This Day (Lagos)

Nigeria: FG, Shareholders Make U.S.$51 Billion From NLNG in 13 Years

The Federal Government and other shareholders of the Nigeria Liquefied Natural Gas (NLNG) project have earned $51 billion in revenues from the sale of liquefied natural gas in the past 13 years.

Speaking Wednesday when he visited the NLNG plant in Bonny Island, Rivers State, former head of state, General Yakubu Gowon (rtd.), stated that the plant also delivered $9 billion in dividends to the Federal Government and paid $10 billion to the joint venture companies during the period under review.

Gowon, who stated that the country only produced its first liquefied natural gas in 1999, after 42 years of crude oil exports, noted that the Nigeria LNG project would have earned $130 billion over the 35 years of inactivity when it was first conceptualised in the 1970s.

He further disclosed that the proposed Train Seven of the NLNG would provide 10,000 construction jobs and also attract over $8 billion in Foreign Direct Investment (FDI).

According to him, the proposed train would also help reduce gas flares and ensure the monetisation of the country's huge gas resources.

He urged the Federal Government and other stakeholders to commence the construction of the seventh train, adding that the NLNG, which used to be the fastest growing LNG plant in the world, should not be allowed to fail.

"It is seven years since activities leading up to Train Seven started in September 2005, five years since sales and purchase agreements were executed with five international buyers, and five years since pre-FID (final investment decision) construction activities started in April 2007, with $300 million spent so far on such activities as soil preparation, preloads, and geotechnical investigations on Bonny Island. We can no longer afford to delay or dither," he said.

Gowon said that with Nigeria's 187 trillion cubic metres of proven gas reserves estimated to last for 109 years and about 600 trillion cubic metres of unproven reserves expected to last for about 300 years, the country has more than enough gas to meet its domestic and export market commitments.

Also speaking, the Managing Director of Nigeria LNG Limited, Mr. Babs Omotowa, disclosed that the plant's six-train facility has a capacity for 22 million metric tonnes per annum (Mtpa) of LNG and up to 5 Mtpa of natural gas liquids.

He noted that the company had grown from its well-earned reputation as the world's fastest growing LNG plant to a facility with stable production.

According to him, the company sends one cargo of LNG everyday down the Bonny River to buyers all over the world, adding that the company currently accounts for eight per cent of global LNG supplies.

Omotowa stated that as the single biggest contributor to government's efforts to diversify the Nigerian economy, the company currently accounts for five per cent of the country's Gross Domestic Product (GDP).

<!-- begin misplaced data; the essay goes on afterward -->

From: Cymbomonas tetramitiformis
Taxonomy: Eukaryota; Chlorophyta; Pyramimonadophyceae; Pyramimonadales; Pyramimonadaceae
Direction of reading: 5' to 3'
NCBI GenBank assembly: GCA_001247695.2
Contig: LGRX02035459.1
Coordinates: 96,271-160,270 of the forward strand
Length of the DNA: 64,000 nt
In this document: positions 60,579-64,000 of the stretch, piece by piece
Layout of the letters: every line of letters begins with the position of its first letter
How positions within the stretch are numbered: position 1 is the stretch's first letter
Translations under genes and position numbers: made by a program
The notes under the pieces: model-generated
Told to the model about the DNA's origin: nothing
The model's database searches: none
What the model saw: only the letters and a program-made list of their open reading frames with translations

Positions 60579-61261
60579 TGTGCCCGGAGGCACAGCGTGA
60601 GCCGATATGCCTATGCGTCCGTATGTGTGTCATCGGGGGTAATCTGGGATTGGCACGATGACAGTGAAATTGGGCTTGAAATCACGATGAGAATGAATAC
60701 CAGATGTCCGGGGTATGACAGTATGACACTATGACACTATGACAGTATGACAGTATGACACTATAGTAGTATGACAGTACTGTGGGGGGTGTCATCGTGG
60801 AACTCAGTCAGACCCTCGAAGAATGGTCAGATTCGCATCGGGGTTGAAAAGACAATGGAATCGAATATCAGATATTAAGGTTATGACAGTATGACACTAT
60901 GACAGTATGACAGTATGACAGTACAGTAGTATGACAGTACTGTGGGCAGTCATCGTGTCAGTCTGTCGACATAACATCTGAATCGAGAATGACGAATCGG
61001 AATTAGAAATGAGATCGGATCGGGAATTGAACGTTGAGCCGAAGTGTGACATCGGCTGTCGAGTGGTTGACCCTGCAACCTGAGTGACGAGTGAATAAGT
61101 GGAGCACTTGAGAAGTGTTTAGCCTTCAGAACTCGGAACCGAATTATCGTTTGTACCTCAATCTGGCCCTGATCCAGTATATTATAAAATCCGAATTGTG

He said the Nigeria LNG project has assets worth over $13 billion, adding that the Federal Government, through the Nigerian National Petroleum Corporation (NNPC) owns 49 per cent of these assets.

"Bonny Island has made tremendous progress from being an outpost for the export of crude oil since the 1960s. We are only too happy to show you how NLNG has grown from so many botched attempts into the single largest private sector investment in sub-Saharan Africa," he said.

In a related development, a United States District Court has dropped its probe into a former unit of Italian oil and gas group, Eni, over the alleged bribing of Nigerian government officials to obtain engineering, procurement and construction (EPC) contracts to build the NLNG facility on Bonny Island valued, at the time of construction, at more than $6 billion.

Eni said in a statement yesterday that the closure of the investigation concludes the US criminal proceedings against Snamprogetti Netherlands BV, a former indirect subsidiary of Eni and current subsidiary of Saipem, which is 43 per cent controlled by Eni.

Paris-based Technip SA, Snamprogetti Netherlands BV, and US-based Kellogg Brown & Root Inc. (KBR), a subsidiary of the US conglomerate Halliburton, were among the companies involved in the long-running bribery case in which former US Vice-President Dick Cheney was quizzed by the Economic and Financial Crimes Commission (EFCC).

The US Department of Justice (DOJ) had in 2010, filed criminal charges against Snamprogetti, as part of the TSKJ consortium, for corruption of Nigerian public officials regarding LNG plants contracts scam. The oil giant had agreed to pay $240 million in a deferred prosecution agreement.

However, the DOJ had stated that it would drop the charges after two years if anti-corruption measures were put in place.

The Tokyo-based construction and engineering company, JGC Corporation, last year agreed to pay a $218.8 million fine for its role in bribing Nigerian government officials to obtain the EPC contracts, which brought to $1.5 billion, the total penalties obtained by the DOJ as a result of the corruption case.

The EFCC had in 2010 dropped charges against Cheney who headed Halliburton for several years after a settlement of $250 million.

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